The IRS is failing to fire employees who have willfully violated tax law, according to a report released today by the Treasury Inspector General for Tax Administration (TIGTA).
Under the Restructuring and Reform Act of 1998 (RRA 98) the IRS is legally required to terminate employees that have committed acts of misconduct including willful violations of tax law. However, TIGTA’s review of IRS practices found that the agency is failing to terminate these employees despite the serious nature of their transgressions. As the report states:
“Our review of a judgmental sample of 34 cases found that some employees, who management had concluded were not credible, with significant and sometimes repeated tax noncompliance issues, or a history of other conduct issues, were not terminated.”
In fact, as the reports notes, only a fraction of the employees found to have willfully violated tax law were fired. The majority of employees received far more lenient punishments:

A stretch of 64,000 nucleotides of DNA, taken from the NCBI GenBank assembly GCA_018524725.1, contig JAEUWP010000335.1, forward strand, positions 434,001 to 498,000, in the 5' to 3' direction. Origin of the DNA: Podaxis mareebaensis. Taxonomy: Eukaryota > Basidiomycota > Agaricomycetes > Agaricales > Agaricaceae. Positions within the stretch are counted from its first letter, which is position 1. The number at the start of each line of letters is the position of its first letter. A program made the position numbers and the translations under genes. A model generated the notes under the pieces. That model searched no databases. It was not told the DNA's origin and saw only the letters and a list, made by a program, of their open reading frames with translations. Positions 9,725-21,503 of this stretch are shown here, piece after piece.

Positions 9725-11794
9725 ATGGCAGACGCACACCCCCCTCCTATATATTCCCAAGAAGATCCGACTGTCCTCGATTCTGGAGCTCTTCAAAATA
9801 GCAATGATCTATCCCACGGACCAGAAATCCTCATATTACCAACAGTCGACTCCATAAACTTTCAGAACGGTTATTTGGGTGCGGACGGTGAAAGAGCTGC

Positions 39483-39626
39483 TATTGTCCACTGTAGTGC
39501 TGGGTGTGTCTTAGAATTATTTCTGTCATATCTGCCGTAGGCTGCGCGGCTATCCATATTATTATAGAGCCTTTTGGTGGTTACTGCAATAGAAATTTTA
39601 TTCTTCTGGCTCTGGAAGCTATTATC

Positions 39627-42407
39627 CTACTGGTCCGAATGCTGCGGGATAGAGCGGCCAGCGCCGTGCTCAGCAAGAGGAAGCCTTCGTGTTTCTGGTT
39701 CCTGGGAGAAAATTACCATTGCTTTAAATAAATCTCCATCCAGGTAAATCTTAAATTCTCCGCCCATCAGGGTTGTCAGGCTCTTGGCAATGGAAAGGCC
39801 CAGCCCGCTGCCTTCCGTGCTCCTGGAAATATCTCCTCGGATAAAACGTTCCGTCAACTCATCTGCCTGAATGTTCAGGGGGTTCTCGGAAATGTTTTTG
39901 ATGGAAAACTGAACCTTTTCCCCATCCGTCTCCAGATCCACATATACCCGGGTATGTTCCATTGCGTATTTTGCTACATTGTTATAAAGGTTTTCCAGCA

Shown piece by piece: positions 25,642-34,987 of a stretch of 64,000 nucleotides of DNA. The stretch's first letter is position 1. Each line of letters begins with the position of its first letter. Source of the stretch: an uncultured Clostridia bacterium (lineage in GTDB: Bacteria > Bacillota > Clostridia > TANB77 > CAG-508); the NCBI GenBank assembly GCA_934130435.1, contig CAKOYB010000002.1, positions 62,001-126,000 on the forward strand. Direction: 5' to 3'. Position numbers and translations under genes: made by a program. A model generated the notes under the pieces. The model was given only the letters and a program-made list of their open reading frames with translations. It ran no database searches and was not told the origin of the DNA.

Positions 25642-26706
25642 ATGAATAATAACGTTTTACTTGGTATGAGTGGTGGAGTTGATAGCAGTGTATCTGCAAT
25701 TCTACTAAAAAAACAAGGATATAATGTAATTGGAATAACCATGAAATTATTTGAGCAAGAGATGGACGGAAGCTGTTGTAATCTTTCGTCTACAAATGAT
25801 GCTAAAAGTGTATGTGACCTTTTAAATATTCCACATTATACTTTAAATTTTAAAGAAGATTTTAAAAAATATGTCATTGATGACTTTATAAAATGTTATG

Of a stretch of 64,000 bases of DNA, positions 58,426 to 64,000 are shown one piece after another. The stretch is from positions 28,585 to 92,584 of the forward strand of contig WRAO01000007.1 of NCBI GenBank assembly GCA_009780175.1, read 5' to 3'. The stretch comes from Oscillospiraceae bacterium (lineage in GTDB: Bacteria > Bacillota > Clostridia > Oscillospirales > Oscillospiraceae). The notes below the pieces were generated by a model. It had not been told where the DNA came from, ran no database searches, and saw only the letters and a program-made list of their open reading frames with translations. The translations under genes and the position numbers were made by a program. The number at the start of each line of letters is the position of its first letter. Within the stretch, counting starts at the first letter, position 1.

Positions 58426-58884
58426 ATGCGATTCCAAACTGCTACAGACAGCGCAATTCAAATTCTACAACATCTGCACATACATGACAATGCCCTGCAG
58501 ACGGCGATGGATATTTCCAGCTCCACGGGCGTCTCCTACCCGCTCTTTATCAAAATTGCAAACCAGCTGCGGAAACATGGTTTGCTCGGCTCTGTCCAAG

“More than 25 percent, or 400, of the willful employee tax noncompliance cases resulted in termination of the employee…. More than 60 percent of employees, or 960, with willful tax noncompliance cases had their discipline mitigated to a penalty lower than termination.”
If that were not bad enough, many of these same employees received bonuses and promotions from the IRS within a year after their noncompliance case. As the reports says:
“In addition to not being terminated for willful tax violations, some IRS employees also received promotions, performance awards, and permanent pay increases within one year after their willful tax noncompliance case was closed.”